Aurora (1957 automobile)
The Aurora Motor Company was an American automobile manufacturer in Branford (Connecticut) was a resident from 1957 to 1958. Founders were the Catholic clergy Father Alfred A. Juliano and his Order. After production of a prototype for the price of U.S. $ 30,000, the company was forced to declare bankruptcy.
Juliano had studied art before he took a priest, and was interested all his life in automotive design. His family stated that he had received a scholarship from GM, which in enabled to study with Harley Earl, but only reached him when he was already ordained. But he retained his interest in automotive design, coupled with the belief that you still can do a lot to make cars safer.
The Aurora was conceived, designed and built by Juliano. He had a 5486 mm long fiberglass body, whose plans were clamped on the drawing board for two years and was the three years under construction. The high production quality was remarkable, especially in As for the FRP body and the plastic window. The selling price should be at U.S. $ 12,000, just below the price of the most expensive U.S. cars, the Cadillac Eldorado Brougham, which cost U.S. $ 13,000. The body, which was insensitive to rust and minor damage was particularly suitable for long distances. The car had a toned, clear plastic " Astrodom " (glass dome ) with adjustable metal blinds inside. Fixed, hydraulic jack, which had to be operated from the dashboard, simplified the tire change. The spare tire was placed on a platform in front of the vehicle, which could be lowered to street level, without having had to touch the wheel.
The car had many safety components, which were then a novelty, but now come as standard. These were, for example, Belts, a roll cage, a padded dashboard, a side impact protection and a safety steering column. The placement of the spare wheel in the car's front extended the crumple zone. The most important change, however, which was not included in any other car in this time was the possibility to rotate the seats automatically by 180 ° when a collision seemed inevitable.
At the Aurora but is remembered above all for his looks and he is frequently mentioned in the list of the ugliest cars, often described as the ugliest ever. In particular, two characteristics led to this assessment: the shovel-shaped bonnet with the wide radiator mouth, which was then typical of futuristic vehicles and the highly curved windshield. Both details were safety: The curved windshield should in time before the deployment of air bags, avoid contact with the heads of the occupants in the event of an accident, while the shovel-shaped front of the vehicle served as a large, foam-filled bumper which not only improve aerodynamics, but also pedestrians should throw up in a collision without injury.
The prototype had a fiberglass body that was connected via a largely wooden subframe to the chassis of a 1953 Buick. He had not been adequately tested before the scheduled public presentation in 1957, went on the way to the press conference broke fifteen times and had to be towed into seven different workshops. Main reasons for this were blockages in the fuel supply, which was four years remained unused. After the car had appeared even in his own imagination hours late, he could not inspire the audience, above all because of its appearance, its modest performance and its high price and there was no pre-orders.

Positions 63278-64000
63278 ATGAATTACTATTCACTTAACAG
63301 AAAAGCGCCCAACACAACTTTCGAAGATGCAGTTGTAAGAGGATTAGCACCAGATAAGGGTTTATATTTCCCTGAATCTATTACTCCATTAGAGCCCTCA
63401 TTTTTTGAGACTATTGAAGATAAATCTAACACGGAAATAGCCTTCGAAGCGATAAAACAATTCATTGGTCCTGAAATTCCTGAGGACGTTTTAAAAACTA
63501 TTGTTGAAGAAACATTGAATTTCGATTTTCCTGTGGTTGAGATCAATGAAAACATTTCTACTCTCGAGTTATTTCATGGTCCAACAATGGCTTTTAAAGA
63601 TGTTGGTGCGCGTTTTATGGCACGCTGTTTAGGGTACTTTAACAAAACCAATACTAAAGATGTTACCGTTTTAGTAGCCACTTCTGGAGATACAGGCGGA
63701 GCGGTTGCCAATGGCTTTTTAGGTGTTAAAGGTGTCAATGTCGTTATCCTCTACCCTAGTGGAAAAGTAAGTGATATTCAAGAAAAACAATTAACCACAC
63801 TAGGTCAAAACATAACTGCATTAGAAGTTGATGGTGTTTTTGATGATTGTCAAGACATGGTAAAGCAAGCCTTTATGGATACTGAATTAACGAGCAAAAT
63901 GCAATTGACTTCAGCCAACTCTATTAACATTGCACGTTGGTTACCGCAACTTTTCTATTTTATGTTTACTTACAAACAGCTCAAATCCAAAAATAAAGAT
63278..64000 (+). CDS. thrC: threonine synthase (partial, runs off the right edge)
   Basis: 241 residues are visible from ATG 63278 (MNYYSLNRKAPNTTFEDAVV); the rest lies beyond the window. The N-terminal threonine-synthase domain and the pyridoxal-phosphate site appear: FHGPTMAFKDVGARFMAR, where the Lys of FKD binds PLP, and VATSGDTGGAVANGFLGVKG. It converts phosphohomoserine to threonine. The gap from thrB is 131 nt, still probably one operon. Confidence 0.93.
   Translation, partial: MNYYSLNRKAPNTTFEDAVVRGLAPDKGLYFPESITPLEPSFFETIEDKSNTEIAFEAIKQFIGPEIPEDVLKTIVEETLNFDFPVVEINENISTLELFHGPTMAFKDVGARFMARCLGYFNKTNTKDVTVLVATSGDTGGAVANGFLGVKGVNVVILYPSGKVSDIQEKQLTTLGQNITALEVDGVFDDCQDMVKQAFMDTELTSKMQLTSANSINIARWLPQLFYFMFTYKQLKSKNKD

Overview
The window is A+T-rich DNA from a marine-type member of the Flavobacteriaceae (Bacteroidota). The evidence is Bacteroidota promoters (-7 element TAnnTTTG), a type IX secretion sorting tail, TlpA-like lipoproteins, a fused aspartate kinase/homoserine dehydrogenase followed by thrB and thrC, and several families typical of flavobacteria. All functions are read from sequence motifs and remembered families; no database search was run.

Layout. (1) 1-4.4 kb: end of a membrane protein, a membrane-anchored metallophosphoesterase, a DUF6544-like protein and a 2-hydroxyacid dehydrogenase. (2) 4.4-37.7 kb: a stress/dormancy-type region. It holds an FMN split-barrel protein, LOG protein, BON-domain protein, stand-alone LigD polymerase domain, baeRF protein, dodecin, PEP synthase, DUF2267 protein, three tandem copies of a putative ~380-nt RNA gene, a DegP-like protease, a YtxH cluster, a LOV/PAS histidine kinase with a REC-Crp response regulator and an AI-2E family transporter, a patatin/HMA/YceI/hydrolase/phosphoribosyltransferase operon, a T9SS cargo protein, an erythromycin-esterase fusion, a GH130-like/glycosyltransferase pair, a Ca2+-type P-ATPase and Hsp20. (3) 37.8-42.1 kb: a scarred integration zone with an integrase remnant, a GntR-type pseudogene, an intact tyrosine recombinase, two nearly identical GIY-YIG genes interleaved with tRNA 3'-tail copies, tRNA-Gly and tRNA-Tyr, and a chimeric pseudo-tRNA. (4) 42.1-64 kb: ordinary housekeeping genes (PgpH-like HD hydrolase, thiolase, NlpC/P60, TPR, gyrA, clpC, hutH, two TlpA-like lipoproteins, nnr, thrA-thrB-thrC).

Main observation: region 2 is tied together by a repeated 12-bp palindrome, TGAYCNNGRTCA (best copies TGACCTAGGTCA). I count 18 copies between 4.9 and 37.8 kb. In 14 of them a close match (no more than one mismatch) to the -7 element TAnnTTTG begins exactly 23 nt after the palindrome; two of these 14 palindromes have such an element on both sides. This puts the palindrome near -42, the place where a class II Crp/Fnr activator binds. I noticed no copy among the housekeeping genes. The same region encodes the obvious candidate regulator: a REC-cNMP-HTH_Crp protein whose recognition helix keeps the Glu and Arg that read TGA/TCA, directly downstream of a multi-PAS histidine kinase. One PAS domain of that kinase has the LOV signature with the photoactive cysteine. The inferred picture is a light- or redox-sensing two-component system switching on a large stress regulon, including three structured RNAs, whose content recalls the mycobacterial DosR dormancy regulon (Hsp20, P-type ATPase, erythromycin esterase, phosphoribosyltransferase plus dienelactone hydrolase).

The financial situation of the company was investigated. Juliano was announced that this was done at the behest of GM and compared himself to Preston Tucker. The matter was investigated by the Internal Revenue Service, he was accused by the Catholic Church for abuse of victims ' money and was forced to leave the Order of the Holy Spirit. In fact, he had plunged to finance the company itself in great debt and later had to swear an oath. The finished prototype he lost to a car repair shop as compensation for unpaid repair bills. This prototype went through several hands and ended in 1967 behind a body shop in Cheshire. Juliano died in 1989 of a cerebral hemorrhage.
In 1993 he discovered the British automaker friend Andy Saunders from Poole (Dorset) the car on a sketch in a book about dream cars. He said: " He was incredibly awful. I immediately said to myself: I must have the "! . After years of searching, he finally discovered the car by the name of the workshop on a photo of the car, bought it sight unseen for $ 1500 U.S. $ and had him for more 2000 U.S. $ to the UK. The fiberglass body and the wooden subframe had suffered terribly from storage in wind and weather, as well as the interiors and the windshield made of plastic. The restoration was particularly difficult because no documents, not even photos of the car were available, also Father Juliano could not give more information and were to get any spare parts for the prototype. However, the car was completed in early 2005. The car was presented to the public again astonished at the Goodwood Festival of Speed and is now at the National Motor Museum.
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- Former Automobile Manufacturers Association ( United States)
- Company (Connecticut)
- Concept car
- New Haven County